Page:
There are some good things about Java. The virtual machine has been refined for quite some time. The garbage collector is likely to perform well. The standard library has gone through many iterations and is very encompassing and complete and amazingly well-documented. The community is enormous. The language is as cross-platform as you could reasonably expect any huge program to be. It has nice GUI frameworks (which nowadays even look native on Windows and Linux, if you use SWT), a good threading library, good socket libraries, and all the things I wish Ruby or Common Lisp had.
The one unignorably bad thing about Java is that you have to write it in Java. It's next to impossible to write Java by hand, and it's still a whole lot of pain even if you use one of the massive Java IDEs that trick you into not noticing the pain. The language is way too verbose. The syntax is busy and full of mandatory brackets and parens and punctuation and bullcrap. The demand that you catch every conceivable exception is tiresome. The ability to abstract all of those things away isn't present. The package / import scheme is way too much typing for any human being. No Lisp-style macros, no easy-to-use anonymous functions, clunky iterators, primitive looping constructs. Everything is forced into a Object Oriented mindset even if it doesn't fit well. And so on.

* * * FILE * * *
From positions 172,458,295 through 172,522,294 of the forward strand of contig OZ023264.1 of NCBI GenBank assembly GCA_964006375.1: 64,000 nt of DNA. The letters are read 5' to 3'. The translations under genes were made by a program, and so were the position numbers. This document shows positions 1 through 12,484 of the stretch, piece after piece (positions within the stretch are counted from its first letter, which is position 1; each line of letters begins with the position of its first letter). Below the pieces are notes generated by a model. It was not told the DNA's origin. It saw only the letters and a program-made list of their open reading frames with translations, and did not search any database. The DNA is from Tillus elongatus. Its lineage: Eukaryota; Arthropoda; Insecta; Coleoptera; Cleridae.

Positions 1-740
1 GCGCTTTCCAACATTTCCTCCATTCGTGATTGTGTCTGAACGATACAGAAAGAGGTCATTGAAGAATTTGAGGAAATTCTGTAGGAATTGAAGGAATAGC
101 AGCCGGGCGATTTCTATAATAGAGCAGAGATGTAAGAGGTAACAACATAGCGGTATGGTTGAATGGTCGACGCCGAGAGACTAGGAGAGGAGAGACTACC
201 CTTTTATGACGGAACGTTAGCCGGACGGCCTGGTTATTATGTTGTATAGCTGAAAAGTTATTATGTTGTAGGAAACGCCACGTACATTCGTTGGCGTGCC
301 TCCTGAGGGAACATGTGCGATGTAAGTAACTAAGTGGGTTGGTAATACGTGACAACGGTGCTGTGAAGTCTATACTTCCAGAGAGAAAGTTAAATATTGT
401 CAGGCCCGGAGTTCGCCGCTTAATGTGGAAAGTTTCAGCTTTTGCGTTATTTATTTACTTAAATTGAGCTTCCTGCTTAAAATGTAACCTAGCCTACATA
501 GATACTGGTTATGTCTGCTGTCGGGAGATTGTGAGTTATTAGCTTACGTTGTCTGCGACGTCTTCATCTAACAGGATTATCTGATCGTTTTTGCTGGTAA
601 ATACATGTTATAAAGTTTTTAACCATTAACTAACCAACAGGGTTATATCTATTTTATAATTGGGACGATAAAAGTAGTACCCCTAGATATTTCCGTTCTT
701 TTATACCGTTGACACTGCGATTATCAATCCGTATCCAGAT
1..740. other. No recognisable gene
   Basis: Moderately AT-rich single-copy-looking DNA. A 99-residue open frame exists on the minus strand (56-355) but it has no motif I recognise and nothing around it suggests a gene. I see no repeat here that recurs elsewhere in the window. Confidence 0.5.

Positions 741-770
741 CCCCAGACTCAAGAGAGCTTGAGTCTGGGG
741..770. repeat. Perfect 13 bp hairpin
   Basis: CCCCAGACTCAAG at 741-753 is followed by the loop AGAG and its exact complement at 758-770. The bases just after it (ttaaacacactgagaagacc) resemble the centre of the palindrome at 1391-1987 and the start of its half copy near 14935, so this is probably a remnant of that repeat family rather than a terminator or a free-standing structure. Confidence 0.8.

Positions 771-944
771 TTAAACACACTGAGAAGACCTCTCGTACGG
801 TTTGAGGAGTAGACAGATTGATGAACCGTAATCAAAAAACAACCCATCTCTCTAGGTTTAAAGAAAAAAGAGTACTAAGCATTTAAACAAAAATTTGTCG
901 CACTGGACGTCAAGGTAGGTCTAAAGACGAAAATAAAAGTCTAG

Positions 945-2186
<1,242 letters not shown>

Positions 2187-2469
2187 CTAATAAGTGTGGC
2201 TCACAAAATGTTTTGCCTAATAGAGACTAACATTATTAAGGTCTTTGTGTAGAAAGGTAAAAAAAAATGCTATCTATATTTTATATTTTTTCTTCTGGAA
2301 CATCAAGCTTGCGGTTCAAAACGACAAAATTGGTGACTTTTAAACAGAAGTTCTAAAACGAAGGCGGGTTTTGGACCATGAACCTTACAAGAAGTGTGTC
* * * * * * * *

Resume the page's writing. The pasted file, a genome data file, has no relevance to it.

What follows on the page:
But the good thing is that nowadays you don't have to write Java in Java. You can write Java in Ruby using JRuby, or write Java in Lisp using Clojure. I gave both of these a try in the past week or so, and both are awesome. You can write the bulk of your program in a nice powerful fun-to-write language, and call out to Java to handle the GUI bits or whatever Java is good at handling. You can write tasty Ruby or Lisp abstractions that hide the horrible mess that is Java's syntax. (There's also Jython, if you swing that way.) You'd think it'd be more effort to write Ruby code that translates to Java than just to write plain old Java, but Ruby is so much better than Java that it actually ends up being easier. For me anyways.
It's an interesting trend which makes a lot of practical sense. No language is great at everything, so why bother limiting yourself to one language per program? Especially with computers being so fast today, we can get away with layering language on top of language. It's a nice situation, if you want to get programs done as fast and with as little effort as humanly possible.